Yaphet Kotto, the longtime character actor and Emmy-nominated performer, has died. He was 81.
Best known for his roles in Ridley Scott’s Alien, the James Bond film Live And Let Die, and the acclaimed TV drama Homicide: Life On The Street, Kotto got his start in theater. While also picking up small parts in film and TV, he eventually garnered attention for his Broadway turn as boxer Jack Johnson, taking over for James Earl Jones in the original award-winning production of The Great White Hope. But playing Bond villain Dr. Kananga, a.k.a. drug lord Mr. Big, in 1973's Live And Let Die, brought the actor wider attention, as did his performance as dictator Idi Amin in the 1976 TV movie Raid On Entebbe, for which he was nominated for an Emmy. He found further success in films like Paul Schrader’s Blue Collar, opposite Richard Pryor, and then as Parker in the hit sci-fi horror Alien.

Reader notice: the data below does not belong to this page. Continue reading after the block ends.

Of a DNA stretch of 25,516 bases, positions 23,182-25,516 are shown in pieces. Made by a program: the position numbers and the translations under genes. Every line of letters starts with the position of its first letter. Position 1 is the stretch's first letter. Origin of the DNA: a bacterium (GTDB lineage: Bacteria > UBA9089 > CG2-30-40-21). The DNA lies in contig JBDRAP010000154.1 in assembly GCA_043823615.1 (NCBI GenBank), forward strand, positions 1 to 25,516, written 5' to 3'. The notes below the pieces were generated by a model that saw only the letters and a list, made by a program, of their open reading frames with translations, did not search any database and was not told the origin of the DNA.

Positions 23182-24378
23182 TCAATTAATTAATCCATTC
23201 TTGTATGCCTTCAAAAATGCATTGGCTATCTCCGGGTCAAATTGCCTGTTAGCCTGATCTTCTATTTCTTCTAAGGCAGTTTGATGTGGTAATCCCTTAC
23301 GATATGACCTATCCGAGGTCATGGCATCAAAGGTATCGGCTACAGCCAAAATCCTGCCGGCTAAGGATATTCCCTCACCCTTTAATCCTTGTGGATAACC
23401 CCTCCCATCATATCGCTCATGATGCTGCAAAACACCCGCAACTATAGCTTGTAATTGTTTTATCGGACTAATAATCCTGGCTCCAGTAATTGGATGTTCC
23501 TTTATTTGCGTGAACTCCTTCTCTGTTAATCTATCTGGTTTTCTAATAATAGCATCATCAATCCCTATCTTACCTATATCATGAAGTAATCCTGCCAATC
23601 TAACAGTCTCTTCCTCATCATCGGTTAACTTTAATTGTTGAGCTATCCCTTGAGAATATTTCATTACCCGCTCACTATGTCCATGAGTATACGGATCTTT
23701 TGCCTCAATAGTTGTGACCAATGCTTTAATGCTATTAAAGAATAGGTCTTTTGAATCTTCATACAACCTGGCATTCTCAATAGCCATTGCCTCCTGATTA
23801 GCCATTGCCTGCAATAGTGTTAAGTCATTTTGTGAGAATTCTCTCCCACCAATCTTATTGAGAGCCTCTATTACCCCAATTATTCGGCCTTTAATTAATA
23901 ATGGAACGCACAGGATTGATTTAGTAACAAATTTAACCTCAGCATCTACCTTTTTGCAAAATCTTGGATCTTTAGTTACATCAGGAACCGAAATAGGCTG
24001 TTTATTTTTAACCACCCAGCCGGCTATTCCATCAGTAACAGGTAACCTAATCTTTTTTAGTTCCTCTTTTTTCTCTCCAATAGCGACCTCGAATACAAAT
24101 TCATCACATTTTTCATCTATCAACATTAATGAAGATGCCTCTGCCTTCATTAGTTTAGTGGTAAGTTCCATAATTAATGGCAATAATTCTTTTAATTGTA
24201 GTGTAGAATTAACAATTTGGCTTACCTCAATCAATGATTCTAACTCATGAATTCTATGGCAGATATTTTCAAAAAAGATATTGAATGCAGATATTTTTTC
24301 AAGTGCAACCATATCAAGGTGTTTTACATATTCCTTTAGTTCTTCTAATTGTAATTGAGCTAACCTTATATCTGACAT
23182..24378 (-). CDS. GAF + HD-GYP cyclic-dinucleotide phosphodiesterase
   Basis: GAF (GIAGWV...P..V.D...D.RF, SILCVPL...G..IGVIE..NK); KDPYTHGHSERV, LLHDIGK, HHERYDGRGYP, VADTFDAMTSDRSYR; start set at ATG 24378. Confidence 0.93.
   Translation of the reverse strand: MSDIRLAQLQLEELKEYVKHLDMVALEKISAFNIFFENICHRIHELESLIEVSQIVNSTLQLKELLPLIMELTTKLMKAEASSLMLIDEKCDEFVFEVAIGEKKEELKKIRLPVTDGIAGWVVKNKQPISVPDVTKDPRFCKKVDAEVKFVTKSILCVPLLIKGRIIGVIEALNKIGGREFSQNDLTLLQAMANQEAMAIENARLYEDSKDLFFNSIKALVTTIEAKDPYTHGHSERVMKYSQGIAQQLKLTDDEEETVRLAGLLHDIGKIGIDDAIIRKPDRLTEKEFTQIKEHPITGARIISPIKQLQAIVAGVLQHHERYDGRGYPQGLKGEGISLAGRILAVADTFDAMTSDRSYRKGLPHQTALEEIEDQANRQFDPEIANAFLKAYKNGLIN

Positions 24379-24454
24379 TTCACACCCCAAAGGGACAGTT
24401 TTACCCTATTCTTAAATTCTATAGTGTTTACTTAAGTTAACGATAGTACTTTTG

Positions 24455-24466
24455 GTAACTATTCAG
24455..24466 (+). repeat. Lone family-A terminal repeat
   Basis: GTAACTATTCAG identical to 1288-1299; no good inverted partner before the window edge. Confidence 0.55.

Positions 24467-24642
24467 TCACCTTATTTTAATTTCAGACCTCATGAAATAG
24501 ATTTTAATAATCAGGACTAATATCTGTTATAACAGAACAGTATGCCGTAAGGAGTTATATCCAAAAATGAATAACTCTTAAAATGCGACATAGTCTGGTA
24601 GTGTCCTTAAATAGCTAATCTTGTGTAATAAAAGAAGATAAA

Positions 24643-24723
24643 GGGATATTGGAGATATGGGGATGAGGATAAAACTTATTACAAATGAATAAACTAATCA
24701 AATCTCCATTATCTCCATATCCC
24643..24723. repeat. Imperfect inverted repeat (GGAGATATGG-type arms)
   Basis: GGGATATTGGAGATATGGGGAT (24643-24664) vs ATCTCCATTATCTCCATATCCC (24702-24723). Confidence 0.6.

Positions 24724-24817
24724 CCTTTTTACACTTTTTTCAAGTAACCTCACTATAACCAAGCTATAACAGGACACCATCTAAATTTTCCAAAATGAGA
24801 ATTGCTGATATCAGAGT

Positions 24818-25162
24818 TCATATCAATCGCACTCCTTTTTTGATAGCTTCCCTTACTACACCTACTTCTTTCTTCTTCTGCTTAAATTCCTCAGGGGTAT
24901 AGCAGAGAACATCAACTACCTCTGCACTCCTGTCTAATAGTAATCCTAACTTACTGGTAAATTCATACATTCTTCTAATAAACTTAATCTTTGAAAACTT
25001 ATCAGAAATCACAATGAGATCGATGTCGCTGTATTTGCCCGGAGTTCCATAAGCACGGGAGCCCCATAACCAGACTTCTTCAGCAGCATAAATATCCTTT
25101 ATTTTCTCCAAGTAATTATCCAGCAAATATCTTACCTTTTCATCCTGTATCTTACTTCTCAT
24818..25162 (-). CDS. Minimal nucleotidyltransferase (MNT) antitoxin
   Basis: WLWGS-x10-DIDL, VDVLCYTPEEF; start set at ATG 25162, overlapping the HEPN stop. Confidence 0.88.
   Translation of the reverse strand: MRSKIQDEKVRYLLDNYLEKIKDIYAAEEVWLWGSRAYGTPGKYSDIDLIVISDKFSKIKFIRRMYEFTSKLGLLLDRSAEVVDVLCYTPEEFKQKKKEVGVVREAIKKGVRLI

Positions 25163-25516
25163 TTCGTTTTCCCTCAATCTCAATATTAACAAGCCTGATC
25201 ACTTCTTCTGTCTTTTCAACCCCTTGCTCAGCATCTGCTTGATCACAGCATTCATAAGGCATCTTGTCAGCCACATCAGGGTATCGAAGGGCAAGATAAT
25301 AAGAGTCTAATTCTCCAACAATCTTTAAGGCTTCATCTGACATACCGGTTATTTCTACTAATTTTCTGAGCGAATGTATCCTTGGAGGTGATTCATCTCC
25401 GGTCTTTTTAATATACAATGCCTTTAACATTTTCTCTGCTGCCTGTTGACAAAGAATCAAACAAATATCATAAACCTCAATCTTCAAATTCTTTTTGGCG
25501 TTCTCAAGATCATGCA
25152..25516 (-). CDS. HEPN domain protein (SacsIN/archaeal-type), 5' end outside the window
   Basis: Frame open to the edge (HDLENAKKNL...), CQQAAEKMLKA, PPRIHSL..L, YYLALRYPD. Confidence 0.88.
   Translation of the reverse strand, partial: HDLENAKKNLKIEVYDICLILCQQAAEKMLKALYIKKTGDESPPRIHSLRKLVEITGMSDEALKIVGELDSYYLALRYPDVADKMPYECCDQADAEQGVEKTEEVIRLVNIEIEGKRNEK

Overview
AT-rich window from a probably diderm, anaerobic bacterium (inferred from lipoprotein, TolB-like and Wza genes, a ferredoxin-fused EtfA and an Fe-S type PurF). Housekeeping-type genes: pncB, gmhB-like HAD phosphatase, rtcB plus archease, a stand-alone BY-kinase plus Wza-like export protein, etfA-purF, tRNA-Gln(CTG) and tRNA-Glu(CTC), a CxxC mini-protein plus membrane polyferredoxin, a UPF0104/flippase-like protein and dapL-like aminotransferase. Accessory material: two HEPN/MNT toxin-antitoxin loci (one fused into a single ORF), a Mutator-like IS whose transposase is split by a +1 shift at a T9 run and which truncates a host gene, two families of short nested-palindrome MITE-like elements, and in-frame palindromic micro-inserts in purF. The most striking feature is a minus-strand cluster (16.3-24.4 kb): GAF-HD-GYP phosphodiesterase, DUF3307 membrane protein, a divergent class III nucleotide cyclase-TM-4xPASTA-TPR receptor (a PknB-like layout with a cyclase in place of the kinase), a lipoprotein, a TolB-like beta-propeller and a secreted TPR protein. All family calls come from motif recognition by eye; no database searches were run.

While he continued to grab notable parts throughout the ’80s in movies like The Running Man and Midnight Run, it was his work on the long-running and critically acclaimed NBC drama Homicide: Life On The Street that found Kotto embodying what many believe to be his signature role, that of police lieutenant Alphonse “Gee” Giardello. He was on the series for all seven seasons of its run, from 1993 to 2000, as well as the subsequent TV movie that served as the finale.
Kotto famously passed on several iconic roles, that of Lando Calrissian in The Empire Strikes Back (helmed by his Raid On Entebbe director, Irvin Kershner) and Captain Jean-Luc Picard in Star Trek: The Next Generation, saying he didn’t want to be typecast at the time as an “outer space” guy. Instead, he focused on grounded roles in films like Brubaker, with Robert Redford—though he did occasionally appear in genre fare, like 1991's Freddy’s Dead: The Final Nightmare. His final performance was voice work in the video game Alien: Isolation, reprising his performance as technician Dennis Parker, in 2014.
However, Kotto also recorded a soulful spoken-word single back in 1967, “Have You Ever Seen The Blues.” It’s maybe an odd footnote in the actor’s impressive career, but a fitting testament to the versatility and charisma of the longtime performer: